Around the start of summer, I gave myself the objective of finishing projects that I had previously started. My plan was to focus on one project at a time, writing down any bottlenecks I came across. I had thought that highlighting those issues would give me focus on what exactly I needed to fix. I'd approach each bottleneck individually, rather than trying to take care of them all at once. It was supposed to be a sustainable way to approach development.
That plan didn't work out. In fact, I ended up with more projects on my plate than before. I've finished some long overdue projects, sure, but I also began concepting and/or actualizing new ones. Some of those projects I would manage to finish, but some would remain just as concepts; often I would begin to flesh them out before setting them aside. Those unfinished, neglected projects would find themselves in a growing pile of other ideas that have also been left for a future date.
I have a love/hate relationship with this pile of ideas. On the one hand, I can pull something from it and be garanteed it will be of interest to me! On the other, there are some projects that have a magnettic pull to them from either how long they've been shelved or how complete they are. And as the pile fills with more ideas to realize and skills to develop, it's gotten big enough that I occasionally get distracted by it when doing things for either school or work.
It's also worth mentioning that this summer has given me more long-term projects I'll be working on alongside Covalria Sow and Catalyst, both of which I've been doing writing for. As their stories have become more developed, I've been feeling more of a pull as I get closer to writing the scenes I've been thinking about for ages. While I appreciate the motivation that gives me, it still adds to the chaos of figuring out what to work on.
Another long-term project that also happens to involve writing is this website. Emotionally, it's one of the oddest projects I've worked on since I've felt it was neglected while actively developing it. My mindset was that since I wasn't updating the blog spesifically, the changes I was making to my site were pointless. As much as I value the “Perspective” tag, the root idea of most articles with it up to this point is "I'm neglecting the blog."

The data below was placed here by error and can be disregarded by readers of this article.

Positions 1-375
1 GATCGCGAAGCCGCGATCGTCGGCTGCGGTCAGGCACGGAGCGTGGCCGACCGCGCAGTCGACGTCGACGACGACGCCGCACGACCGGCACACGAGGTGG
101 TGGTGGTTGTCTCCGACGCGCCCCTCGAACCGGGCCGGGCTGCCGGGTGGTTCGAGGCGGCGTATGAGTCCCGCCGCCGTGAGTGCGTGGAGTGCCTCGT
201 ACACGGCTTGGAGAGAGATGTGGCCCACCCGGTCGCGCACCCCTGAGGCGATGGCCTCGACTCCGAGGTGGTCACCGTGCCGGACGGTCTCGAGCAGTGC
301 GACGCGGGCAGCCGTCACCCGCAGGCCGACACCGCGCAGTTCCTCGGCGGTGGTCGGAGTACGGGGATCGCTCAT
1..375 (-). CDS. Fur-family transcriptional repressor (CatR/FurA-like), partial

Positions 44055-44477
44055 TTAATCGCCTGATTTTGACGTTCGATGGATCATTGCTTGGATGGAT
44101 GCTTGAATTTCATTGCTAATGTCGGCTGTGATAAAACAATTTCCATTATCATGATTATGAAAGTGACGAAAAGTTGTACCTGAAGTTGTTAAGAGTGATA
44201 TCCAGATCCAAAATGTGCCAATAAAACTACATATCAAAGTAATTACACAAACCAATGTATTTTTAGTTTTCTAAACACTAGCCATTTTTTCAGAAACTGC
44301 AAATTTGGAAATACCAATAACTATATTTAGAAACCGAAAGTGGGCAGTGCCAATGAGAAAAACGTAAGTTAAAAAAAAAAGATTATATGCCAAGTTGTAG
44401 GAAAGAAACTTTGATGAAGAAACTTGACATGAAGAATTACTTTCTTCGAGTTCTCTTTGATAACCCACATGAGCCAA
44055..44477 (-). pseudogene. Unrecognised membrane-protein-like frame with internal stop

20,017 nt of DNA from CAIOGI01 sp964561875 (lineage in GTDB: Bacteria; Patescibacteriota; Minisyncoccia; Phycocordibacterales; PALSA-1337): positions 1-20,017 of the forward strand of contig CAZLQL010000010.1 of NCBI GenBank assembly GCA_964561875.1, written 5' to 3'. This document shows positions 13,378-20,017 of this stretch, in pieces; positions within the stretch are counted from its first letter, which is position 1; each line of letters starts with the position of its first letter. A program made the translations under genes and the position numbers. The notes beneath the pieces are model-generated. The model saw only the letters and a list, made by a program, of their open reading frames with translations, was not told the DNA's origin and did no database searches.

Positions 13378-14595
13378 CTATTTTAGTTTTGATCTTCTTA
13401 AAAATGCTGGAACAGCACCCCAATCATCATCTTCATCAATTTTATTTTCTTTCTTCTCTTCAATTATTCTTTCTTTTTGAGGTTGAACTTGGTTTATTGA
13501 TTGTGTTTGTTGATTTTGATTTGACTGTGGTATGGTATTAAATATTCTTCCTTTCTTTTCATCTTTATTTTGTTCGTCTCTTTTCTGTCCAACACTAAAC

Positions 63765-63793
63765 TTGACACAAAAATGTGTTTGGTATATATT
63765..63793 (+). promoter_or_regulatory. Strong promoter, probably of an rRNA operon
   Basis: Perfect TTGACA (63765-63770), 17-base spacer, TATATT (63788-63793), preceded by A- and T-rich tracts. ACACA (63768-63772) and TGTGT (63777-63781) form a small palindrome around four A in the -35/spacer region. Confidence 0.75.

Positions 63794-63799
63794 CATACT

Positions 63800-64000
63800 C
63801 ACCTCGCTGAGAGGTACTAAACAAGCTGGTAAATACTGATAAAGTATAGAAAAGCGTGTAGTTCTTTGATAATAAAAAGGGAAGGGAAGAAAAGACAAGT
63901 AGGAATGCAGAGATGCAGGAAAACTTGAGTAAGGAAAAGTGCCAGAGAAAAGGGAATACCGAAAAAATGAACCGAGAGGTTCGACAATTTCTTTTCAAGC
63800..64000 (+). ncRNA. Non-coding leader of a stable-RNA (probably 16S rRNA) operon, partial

In thinking that, I forget about everything else I'm doing at the time. The collection of completed projects fade from my sight, and the weight of the other unfinished projects begin to take their toll on my shoulders. I put all my worth into this one single project, which becomes a representation of all the other projects I've failed to finish. It's a pretty irrational perspective, especially when you consider how I'm overloaded with things to work on!
I often find myself falling back into this self-critisim again and again. It always presures me to do something, downplays my accomplishments, or punishs me for missing the exceedingly high bar I set for myself. When I said “you are your own worst enemy”, this was the mindset I was making reference to. In the case of this website, that self-criticism was telling me "you should be writing articles."
In reality, I'd rather be doing other stuff. I didn't do video editing for the longest time just because I lost confidence with it; I had other projects and ideas I was invested in. I had stopped video editing towards the end of my senior years at high school, which were a time where I was engaging more with level design, music production, and programming. We only have so much time we can spend, and somethings get sidelined for a while to make room for others. None of my neglected projects are tossed into a trash bin, they're set aside to be picked up later.
This website is due for a renovation - its backend needs to be reorganized to allow for a better editing expirence and to simplify the codebase. When I get around to it, one of the things I'll be thinking of is the importance I put on blog posts. I get that blogs are important. They're a independent vessel to spread a message, to speak your mind freely, and a useful tool to teach others. But to be completely honest, I'd rather work on whatever's catched my fancy; even if that project may be a moonshot.